However, we live in a world full of people. I find that God calls us not to be judged but expects others to judge us. As we grow more mature and live in freedom, we are called to not judge those “weaker in the faith”, but I love how Paul defines that. Either way, the one who judges is the one weaker in the faith, but we are not to put a stumbling block in their way.

We see Paul navigate the rocky terrain of how live this way in I Corinthians 81-10 and again in Romans 14-15.

We are free to eat food sacrificed to idols as long as it doesn’t offend our brothers. The key point and boundary line Paul draws comes in I Cor. 10:23, all things are permissible, but not all things are beneficial; all things are permissible, but not all things are constructive.

We often look at this through the lens of Americans eyes. We think is something permissible for me. Paul doesn’t give clear black and white lines for us to follow, ie. This is good and this is bad. He leaves it up to us depending on the merit of the situation. The question should not be is this good or right as opposed to bad or wrong, but we need to ask is this wise or unwise. We are held to a higher standard of thinking. We are not little children who don’t touch the button on the stereo because mommy said so. We use our brain and ask is this wise or unwise.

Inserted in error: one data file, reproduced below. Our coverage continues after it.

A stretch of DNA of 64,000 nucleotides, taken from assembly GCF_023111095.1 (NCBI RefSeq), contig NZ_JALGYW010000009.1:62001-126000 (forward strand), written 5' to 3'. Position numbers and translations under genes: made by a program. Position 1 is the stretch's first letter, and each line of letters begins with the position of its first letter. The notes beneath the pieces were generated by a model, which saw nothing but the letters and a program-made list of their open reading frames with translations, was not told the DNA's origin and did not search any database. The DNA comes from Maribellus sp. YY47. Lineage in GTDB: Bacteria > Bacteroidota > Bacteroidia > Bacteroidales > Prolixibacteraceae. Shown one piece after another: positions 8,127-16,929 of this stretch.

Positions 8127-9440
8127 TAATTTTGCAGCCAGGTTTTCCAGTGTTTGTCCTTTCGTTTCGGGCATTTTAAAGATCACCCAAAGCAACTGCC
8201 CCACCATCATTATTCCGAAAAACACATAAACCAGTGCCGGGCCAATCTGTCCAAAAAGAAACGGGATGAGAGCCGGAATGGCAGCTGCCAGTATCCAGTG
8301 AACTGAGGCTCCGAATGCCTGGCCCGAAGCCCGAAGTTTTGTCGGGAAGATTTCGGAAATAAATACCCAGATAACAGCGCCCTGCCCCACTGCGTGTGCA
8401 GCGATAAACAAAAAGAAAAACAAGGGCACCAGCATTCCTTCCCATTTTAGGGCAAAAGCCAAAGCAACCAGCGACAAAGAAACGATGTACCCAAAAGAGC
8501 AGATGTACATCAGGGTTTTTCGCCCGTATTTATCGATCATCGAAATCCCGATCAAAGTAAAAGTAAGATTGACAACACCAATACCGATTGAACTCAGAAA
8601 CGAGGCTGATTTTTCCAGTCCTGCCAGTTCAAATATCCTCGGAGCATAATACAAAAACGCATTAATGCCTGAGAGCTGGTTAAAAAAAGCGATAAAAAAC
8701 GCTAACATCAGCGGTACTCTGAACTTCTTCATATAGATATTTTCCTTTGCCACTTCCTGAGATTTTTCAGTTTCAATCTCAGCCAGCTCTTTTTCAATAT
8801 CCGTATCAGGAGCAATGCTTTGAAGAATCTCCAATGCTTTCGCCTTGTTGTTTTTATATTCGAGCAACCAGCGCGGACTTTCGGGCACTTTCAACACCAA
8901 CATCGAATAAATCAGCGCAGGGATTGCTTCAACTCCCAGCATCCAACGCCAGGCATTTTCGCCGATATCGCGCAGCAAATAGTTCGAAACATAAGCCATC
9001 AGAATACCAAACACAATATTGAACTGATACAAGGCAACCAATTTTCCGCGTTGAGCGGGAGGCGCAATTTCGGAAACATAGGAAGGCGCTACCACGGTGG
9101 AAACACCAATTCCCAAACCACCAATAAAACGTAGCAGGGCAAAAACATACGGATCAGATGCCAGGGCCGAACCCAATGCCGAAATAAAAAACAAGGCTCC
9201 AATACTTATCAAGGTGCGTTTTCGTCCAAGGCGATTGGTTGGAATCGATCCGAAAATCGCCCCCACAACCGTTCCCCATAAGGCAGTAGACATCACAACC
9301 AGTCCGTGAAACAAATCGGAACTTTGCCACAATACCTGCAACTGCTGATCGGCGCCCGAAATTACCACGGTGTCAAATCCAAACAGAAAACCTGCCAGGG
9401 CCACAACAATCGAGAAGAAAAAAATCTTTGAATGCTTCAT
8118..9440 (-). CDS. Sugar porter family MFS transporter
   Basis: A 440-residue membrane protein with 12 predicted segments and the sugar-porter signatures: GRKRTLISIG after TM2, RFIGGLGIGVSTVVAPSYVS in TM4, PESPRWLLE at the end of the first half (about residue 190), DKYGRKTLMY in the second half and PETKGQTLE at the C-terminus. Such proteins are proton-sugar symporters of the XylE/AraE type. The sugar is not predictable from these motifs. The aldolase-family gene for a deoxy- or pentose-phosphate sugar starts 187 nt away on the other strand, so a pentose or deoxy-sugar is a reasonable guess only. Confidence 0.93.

However, it is not just a question of wise or unwise for our life, period. We need to ask will our behavior or action be beneficial or constructive to the community we live in. How we ill this affect others. This brings us back to the stumbling block Paul talks about. We do not want to cause others to who watch and follow us to stumble and fall. Maybe it is Okay for me to go to that club and enjoy the scene, but it might not be okay to go when others are watching me or not to go at all, because others will find out I did that. The personal permission may shift depending on the culture I live in or the people around me. I need to know how to hear God’s voice as to permission or caution. In Thailand, the way we dress, or the piercings we have will affect how we are perceived. Everything we do should be to aid the gospel and build the kingdom of God. I guess with all of that, we have freedom to live our life fully and express our self in anyway we want, but people are still watching.